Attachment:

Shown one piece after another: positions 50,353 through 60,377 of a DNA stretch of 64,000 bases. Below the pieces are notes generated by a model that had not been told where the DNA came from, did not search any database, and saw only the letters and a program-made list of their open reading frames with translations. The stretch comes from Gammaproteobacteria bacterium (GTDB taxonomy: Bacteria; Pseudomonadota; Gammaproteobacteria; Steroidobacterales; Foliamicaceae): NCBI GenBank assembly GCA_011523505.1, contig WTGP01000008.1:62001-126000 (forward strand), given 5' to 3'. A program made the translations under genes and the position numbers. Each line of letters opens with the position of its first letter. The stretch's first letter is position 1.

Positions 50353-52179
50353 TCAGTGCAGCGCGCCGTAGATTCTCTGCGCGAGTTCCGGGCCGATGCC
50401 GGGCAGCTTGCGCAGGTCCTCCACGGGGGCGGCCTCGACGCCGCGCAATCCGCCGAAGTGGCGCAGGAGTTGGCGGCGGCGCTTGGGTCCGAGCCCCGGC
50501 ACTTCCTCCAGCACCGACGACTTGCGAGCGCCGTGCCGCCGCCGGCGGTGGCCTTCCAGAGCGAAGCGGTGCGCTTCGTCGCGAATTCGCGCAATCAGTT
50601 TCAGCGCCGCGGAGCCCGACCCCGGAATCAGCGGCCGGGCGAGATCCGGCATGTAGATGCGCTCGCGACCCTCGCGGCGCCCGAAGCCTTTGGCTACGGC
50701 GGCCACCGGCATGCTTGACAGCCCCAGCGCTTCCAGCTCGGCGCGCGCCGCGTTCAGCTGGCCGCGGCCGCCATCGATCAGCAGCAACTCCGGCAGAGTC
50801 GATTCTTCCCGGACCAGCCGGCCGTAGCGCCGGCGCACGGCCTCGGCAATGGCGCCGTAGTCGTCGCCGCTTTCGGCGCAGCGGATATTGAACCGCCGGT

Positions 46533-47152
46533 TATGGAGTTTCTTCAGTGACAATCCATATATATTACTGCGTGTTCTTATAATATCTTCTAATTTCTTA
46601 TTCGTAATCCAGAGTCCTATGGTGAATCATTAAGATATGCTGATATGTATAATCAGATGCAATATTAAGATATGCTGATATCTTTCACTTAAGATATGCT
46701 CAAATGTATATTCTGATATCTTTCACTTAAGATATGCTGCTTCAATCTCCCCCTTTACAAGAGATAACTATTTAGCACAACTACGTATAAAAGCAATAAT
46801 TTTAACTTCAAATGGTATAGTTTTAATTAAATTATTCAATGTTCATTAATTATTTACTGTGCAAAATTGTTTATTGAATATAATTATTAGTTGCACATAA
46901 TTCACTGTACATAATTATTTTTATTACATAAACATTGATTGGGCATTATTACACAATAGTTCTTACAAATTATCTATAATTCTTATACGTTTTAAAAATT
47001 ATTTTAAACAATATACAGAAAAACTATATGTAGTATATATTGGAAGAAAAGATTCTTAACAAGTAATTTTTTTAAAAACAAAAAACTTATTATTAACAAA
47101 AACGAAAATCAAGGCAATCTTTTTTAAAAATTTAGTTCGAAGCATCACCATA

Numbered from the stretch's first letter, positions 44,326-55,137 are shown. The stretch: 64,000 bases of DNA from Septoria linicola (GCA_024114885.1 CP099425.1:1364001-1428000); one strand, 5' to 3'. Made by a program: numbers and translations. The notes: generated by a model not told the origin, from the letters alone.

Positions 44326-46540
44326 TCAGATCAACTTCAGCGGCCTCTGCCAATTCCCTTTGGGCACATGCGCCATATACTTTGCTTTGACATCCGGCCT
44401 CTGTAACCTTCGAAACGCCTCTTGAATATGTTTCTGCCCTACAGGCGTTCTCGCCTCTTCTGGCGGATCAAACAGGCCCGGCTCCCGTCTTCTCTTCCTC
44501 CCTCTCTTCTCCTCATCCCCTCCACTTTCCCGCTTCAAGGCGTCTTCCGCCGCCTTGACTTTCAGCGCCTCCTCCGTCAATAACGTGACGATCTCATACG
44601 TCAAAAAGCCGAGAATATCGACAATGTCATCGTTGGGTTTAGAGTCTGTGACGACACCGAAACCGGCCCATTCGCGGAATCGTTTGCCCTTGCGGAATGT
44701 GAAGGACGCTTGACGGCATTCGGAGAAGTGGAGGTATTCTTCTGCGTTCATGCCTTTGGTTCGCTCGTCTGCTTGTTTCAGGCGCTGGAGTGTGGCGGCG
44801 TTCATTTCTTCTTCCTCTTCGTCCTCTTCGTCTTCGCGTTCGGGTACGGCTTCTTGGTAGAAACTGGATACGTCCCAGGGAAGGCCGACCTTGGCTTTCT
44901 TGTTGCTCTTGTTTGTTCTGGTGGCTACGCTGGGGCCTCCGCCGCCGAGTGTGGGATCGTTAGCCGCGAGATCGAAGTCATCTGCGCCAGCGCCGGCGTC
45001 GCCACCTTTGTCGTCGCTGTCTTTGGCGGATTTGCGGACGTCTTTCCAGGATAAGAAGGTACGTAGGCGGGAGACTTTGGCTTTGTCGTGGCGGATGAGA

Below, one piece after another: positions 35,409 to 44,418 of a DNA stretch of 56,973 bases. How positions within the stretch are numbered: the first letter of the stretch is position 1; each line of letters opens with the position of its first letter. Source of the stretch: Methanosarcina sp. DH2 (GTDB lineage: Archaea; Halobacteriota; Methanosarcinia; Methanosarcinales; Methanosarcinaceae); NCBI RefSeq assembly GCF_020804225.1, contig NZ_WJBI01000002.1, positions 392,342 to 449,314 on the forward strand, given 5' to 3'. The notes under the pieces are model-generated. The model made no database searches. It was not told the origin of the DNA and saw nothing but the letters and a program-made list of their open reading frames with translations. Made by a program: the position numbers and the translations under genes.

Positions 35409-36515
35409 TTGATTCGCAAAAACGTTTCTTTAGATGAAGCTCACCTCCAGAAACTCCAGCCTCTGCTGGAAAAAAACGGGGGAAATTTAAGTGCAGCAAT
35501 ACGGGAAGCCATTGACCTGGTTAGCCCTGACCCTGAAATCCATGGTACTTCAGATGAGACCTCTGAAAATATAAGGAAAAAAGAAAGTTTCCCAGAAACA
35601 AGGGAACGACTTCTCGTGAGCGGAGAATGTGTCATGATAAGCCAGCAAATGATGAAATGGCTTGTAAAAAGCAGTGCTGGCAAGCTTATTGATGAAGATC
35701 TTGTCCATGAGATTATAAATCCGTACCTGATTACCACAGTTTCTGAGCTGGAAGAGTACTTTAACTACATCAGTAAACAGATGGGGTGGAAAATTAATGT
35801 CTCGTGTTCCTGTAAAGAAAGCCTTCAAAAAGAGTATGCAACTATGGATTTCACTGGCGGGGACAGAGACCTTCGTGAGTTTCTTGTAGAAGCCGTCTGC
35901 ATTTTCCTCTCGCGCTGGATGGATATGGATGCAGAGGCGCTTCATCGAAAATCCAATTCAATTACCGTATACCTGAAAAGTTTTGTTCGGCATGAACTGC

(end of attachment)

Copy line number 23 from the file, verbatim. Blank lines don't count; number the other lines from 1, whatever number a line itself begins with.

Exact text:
44701 GAAGGACGCTTGACGGCATTCGGAGAAGTGGAGGTATTCTTCTGCGTTCATGCCTTTGGTTCGCTCGTCTGCTTGTTTCAGGCGCTGGAGTGTGGCGGCG